People’s Assembly Statement on The Coronavirus Crisis

The people are ahead of the government in making serious moves to combat the spread of the coronavirus. It is clear the government were pushed by organisations already taking action to close down large events, a move we very much welcome. Where government refuses to act civil society institutions, trade unions, and ordinary citizens are taking matters into their own hands. We reject the ‘herd immunity’ theory that coronavirus can simply be left to rip through society until enough people develop immunity. Not only is there no proof this will happen with this virus, it is the most deadly and careless approach the government could take. The government should be acting on World Health Organisation guidance and learning from those countries it commends for swift and decisive action. Older and vulnerable people matter as much as everyone else. We insist the government alter course immediately and implement the following measures:

1. Close all schools, universities and colleges. Government and Local Authorities to work with schools to develop plans to get food to children who would have been entitled to free school meals.

2. Mass testing and tracing, which World Health Organisation experts have suggested is more effective in the early stages.

3. Workers should be allowed to work from home where possible. Introduce a mortgage and rent freeze for the duration of the crisis for those workers denied their full pay.

4. Extend statutory sick pay to all workers. Following successful pressure on the government to give sick pay from day one for those affected by the virus. Statutory sick pay should be uplifted to a living wage.

5. Pensioners on low-incomes, low income workers and disabled people to be eligible for one-off grants to cover food, fuel and travel costs.

6. Scrap the assessment period for Universal Credit and make payments immediately. Sanctions for benefit claimants who don’t attend appointments should be scrapped. Universal Credit payments should be topped up to account for extra costs of preparing for virus and moving to shut down.

7. Price controls to be introduced on essential medical equipment and drugs. There must be no hiking of prices on masks, ventilators, isolation units, beds, basic supplies like soap and hand towels, as well as drugs to combat bacterial complications etc.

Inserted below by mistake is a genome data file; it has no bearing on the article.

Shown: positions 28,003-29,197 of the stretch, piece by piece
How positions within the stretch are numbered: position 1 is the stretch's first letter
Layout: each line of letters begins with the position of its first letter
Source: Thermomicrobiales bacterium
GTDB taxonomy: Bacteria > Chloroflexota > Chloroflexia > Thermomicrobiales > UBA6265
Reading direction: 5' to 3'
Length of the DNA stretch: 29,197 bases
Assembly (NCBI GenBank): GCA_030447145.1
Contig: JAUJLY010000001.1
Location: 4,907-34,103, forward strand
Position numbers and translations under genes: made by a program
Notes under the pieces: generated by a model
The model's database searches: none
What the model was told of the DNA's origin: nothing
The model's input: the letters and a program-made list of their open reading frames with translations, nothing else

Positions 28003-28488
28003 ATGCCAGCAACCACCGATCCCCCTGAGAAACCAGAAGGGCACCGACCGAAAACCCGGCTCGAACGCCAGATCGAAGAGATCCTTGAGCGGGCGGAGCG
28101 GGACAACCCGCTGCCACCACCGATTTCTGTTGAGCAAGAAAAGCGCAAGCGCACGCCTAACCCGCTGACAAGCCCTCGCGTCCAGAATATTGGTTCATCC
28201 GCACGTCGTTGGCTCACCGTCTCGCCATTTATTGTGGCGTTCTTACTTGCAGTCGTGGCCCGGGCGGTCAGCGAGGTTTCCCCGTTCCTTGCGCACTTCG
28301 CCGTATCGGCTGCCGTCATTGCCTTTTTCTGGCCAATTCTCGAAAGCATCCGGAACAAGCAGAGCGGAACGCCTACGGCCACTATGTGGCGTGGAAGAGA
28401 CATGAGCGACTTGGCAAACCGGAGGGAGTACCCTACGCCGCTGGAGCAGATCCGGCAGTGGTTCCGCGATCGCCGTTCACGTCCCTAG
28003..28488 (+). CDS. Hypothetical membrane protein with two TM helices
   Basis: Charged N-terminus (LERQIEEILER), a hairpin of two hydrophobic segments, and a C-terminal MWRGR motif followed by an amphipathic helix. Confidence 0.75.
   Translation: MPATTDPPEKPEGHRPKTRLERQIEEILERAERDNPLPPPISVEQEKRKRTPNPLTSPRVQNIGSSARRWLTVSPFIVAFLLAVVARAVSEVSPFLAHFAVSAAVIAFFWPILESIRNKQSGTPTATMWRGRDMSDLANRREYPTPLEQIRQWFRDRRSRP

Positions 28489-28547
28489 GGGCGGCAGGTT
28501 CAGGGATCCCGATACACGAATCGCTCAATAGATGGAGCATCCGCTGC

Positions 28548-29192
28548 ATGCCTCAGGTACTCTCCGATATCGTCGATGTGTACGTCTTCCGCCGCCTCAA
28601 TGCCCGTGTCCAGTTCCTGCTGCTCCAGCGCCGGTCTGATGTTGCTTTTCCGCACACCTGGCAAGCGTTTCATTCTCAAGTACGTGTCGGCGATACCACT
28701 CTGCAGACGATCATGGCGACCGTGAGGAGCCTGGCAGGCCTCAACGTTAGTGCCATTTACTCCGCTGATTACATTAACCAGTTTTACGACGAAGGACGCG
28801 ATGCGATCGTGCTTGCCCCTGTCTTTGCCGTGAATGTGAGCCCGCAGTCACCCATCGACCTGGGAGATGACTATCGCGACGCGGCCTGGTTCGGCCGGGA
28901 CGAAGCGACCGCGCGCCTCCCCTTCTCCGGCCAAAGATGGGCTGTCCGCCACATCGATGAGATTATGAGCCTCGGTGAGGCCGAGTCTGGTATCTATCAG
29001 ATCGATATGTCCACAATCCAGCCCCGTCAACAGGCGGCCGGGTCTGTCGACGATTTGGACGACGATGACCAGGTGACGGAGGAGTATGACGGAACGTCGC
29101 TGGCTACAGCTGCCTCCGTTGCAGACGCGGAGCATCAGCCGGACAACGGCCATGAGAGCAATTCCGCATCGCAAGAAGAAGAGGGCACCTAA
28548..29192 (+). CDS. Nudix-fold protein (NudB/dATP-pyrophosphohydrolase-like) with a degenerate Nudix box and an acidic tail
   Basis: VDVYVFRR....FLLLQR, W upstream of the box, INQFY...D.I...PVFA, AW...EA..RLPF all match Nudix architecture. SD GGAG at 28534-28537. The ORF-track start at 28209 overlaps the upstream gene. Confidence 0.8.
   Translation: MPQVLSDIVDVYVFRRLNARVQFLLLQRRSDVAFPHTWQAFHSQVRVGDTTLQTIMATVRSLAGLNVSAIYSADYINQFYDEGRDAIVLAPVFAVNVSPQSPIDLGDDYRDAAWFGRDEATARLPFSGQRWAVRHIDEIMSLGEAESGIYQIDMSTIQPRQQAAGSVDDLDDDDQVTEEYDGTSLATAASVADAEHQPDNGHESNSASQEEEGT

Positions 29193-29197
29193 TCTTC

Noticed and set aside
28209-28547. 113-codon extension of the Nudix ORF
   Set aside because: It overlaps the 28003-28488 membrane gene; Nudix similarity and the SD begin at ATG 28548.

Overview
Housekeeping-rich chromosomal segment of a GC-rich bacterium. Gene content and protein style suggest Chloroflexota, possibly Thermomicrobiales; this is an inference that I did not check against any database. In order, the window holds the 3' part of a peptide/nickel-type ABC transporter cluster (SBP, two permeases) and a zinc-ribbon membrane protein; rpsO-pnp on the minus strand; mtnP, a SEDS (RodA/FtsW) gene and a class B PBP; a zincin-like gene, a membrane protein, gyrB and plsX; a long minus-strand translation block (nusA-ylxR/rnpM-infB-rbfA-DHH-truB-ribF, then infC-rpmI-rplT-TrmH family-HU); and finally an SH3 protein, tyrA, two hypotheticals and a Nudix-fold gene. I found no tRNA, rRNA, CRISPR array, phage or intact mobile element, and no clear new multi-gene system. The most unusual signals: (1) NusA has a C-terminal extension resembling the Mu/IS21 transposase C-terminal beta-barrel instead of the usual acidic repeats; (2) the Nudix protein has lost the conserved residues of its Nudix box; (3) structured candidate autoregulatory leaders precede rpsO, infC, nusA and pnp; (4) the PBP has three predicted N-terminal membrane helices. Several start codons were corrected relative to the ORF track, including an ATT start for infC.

8. Private hospitals to be put under the management of the NHS. Essential equipment owned by private companies should be pooled as part of the overall effort; private hospital beds should be treated as public.

9. Cleaners are a vital frontline, as are NHS staff. They should both be given an immediate pay boost to attract more cleaners, nurses, hospital porters and administrators. All workers should have the protective clothing necessary in line with TUC guidelines.

10. No scapegoating of Chinese people, Italians, immigrants or anyone else. An emergency programme of aid and refugee resettlement should be initiated across Europe.

11. The outbreak must not be used as a pretext for clamping down on civil liberties. Frontline public sector workers, especially health workers, should be brought in at the highest level of decision making. The trade unions should be part of the conversation with civil servants and senior NHS staff.

FBU response to Grenfell Tower Inquiry Phase 1 report

Matt Wrack, FBU general secretary:

“The Inquiry’s interim report must finally be a turning point for fire safety in the UK. Warning after warning from previous fires were ignored; central government must now take responsibility for ensuring that recommendations are applied nationwide, not just in London; this has never simply been a matter for the London Fire Brigade. That change can only be achieved by establishing a new, credible and accountable body responsible for fire and rescue service policy in the UK.

“Firefighters stand in solidarity with the bereaved, survivors and residents and share their grief for the lives lost that night. They have an absolute right to ask difficult questions. However, we have said from the start that the order of issues to be investigated has been entirely wrong. The Inquiry’s structure prioritises scrutiny of firefighters, who did everything that they could to save lives, over investigating the critical issues of public safety that led to the fire and caused it to spread in such a disastrous manner.

“Before any firefighter arrived that night, Grenfell Tower was a death trap. Firefighters that night acted bravely in impossible circumstances, many of them repeatedly risking their own lives to save others. We welcome that this is reflected in the Inquiry’s report.

“Firefighters and control room staff are, as with any profession, only able to operate within their training and procedures. It is clear that no one had planned or prepared for an incident like Grenfell. The planning by fire service policy makers did not take account of a fire where compartmentation failed on such a scale.